Weighing privacy and security has long been a delicate balancing act. With the adoption of GDPR this year, the scales have again shifted and the stakes for failing to get it right are dramatically higher. This is especially true as other similar data protection mandates continue to evolve around the globe like PIPEDA in Canada and new regulations being debated in Australia, Brazil and just about every state in the U.S.
Generally speaking, GDPR stresses prevention over detection. For example, an organization should prioritize blocking employee access to certain websites or tools over continuously monitoring employee communication. Continuous monitoring, under GDPR, is considered overly invasive and an encroachment to an employee’s privacy.
GDPR also requires organizations conduct regular Data Protection Impact Assessments (DPIA) as a way to help identify threats to the privacy rights of EU citizens. Beyond just identifying the potential threats, organizations must also build effective responses to threats the DPIA identifies. Technical controls such as encryption and personal data anonymization are most common and these types of responses address both customer and employee data privacy concerns as well as secures an organization’s IP, finances and much more.
The problem for most IT departments who are attempting to comply with GDPR or any other privacy regulation for that matter, is you can’t secure what you don’t know you have. Fortifying your network with your very best data protection efforts are largely wasted if you’ve got a single endpoint in the wrong hands with inadequate protection. Thoughtful asset management that includes an inventory of devices, who they are registered to, and what that user has access to is the first step in effective data protection.
The mechanics of securing the vast amount of data across all those devices must also be aligned with privacy concerns and that gets trickier still.
When it comes to managing your data and devices, IT should be enforcing policies already put in place by organizational leadership. Acceptable use and/or device use policies should be established by leadership and then effectively communicated by IT. It’s important to have a clear understanding among all stakeholders what data must be tracked.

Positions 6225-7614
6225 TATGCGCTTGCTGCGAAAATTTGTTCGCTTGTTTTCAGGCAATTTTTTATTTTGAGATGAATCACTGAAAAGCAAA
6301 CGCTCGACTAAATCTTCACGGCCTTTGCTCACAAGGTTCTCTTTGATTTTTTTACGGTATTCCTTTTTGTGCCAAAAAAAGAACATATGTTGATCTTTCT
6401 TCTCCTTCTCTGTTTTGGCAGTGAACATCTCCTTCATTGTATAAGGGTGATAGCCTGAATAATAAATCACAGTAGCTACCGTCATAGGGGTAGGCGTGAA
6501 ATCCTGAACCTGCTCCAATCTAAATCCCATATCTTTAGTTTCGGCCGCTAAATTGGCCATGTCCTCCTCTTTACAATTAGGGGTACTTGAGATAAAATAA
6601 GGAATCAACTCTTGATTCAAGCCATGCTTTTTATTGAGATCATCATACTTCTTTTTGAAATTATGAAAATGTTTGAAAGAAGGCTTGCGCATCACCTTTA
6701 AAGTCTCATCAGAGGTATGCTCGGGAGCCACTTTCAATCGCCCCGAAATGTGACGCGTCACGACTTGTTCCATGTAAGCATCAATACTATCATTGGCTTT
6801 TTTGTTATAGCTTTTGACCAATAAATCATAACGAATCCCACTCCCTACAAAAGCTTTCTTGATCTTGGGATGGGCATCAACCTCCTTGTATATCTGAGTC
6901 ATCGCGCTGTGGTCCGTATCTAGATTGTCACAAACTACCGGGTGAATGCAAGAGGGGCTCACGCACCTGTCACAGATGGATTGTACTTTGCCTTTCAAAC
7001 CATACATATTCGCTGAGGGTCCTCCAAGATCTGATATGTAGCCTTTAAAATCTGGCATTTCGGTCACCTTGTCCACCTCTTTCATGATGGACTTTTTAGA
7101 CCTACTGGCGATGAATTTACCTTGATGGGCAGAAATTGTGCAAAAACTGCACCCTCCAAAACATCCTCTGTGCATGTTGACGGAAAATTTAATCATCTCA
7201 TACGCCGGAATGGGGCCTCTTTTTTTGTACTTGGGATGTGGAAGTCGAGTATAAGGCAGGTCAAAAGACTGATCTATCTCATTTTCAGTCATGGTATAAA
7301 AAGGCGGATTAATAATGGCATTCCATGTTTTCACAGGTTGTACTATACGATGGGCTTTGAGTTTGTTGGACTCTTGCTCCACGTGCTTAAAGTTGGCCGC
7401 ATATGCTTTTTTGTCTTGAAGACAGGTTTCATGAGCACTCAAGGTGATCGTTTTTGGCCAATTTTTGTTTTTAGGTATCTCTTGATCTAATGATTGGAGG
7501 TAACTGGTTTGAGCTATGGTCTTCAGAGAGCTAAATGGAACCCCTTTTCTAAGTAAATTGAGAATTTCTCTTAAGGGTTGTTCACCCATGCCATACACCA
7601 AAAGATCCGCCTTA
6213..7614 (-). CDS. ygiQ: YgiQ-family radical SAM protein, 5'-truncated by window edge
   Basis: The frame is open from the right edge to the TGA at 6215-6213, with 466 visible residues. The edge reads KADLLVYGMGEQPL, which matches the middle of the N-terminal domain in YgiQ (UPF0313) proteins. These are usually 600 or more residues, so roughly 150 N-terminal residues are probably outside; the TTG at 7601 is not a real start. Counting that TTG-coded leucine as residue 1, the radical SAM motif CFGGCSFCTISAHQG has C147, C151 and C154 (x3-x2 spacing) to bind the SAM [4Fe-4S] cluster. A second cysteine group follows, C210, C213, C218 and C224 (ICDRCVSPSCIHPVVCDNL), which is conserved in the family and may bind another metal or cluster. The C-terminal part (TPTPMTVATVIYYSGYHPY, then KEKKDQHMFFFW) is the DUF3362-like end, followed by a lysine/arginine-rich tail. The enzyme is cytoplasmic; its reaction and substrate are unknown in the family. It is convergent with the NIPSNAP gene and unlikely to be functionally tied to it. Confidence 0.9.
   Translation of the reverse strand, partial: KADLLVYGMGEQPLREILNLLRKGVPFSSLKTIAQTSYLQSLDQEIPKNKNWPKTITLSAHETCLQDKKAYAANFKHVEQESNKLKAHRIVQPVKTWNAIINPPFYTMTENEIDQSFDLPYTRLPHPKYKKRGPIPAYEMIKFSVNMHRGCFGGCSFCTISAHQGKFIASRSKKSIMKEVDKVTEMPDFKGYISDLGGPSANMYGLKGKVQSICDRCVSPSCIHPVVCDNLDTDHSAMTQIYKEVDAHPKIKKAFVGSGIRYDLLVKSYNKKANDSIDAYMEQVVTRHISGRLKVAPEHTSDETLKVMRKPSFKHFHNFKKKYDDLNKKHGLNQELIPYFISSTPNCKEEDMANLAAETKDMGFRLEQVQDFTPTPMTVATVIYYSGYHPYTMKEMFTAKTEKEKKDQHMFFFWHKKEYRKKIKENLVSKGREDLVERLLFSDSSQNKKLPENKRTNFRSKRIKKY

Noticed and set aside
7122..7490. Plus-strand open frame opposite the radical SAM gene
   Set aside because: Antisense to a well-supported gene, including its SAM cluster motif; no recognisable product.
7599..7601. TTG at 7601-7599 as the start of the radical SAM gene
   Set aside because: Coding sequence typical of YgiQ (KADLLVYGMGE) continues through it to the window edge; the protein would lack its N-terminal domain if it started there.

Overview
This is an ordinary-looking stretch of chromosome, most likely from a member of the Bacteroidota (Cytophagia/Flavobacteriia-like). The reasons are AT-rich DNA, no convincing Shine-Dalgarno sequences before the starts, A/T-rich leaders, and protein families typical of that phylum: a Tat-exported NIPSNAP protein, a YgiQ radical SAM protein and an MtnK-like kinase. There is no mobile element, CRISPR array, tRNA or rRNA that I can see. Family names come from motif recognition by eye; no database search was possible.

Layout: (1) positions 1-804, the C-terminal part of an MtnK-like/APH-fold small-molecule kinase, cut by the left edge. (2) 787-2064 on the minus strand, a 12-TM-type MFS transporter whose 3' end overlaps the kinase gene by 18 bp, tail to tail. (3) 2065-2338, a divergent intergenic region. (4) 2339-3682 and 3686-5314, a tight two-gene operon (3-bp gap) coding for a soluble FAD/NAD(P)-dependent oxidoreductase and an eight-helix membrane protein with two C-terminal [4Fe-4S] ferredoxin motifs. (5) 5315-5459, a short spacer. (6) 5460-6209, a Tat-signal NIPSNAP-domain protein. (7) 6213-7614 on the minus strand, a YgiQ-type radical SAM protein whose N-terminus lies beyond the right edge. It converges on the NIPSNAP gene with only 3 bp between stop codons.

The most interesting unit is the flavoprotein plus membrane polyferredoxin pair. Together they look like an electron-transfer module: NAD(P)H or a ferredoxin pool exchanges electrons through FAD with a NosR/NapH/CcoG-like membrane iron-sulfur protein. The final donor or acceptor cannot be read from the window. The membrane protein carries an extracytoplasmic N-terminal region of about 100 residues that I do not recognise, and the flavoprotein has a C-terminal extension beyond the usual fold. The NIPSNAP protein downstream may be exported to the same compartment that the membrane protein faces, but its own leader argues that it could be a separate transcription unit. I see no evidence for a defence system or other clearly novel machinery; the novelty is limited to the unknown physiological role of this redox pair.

For example, say your policy says devices aren’t supposed to leave a pre-defined range. A laptop just doesn’t drift out of range on its own, rather an employee might unwittingly take a device with them when they travel. And that laptop grants access to both employee records and customer lists. In this scenario, that employee must first know the policy of where that laptop may be taken – awareness is one layer of protection. Then, geolocation alerts may be set up for when that device leaves the acceptable range so IT knows it’s gone. As a final step, your asset inventory should tell you if the out of range laptop contains sensitive data that must be protected.
Under GDPR, you likely wouldn’t use geolocation alerts all the time – constantly monitoring the location of the laptop (and therefore the employee) would be considered invasive. But alerts, as per policy, do help maintain security of the data and device. This is an example of the concept of proportionality, or weighing the risk of harm to an individual with legitimate purpose.
There are technical solutions that can help you validate that your organizational policies are working as intended. Absolute Reach allows you to create and execute fast asset management queries to speed inventorying and audits and execute custom remediation actions to address vulnerabilities and threats when needed.
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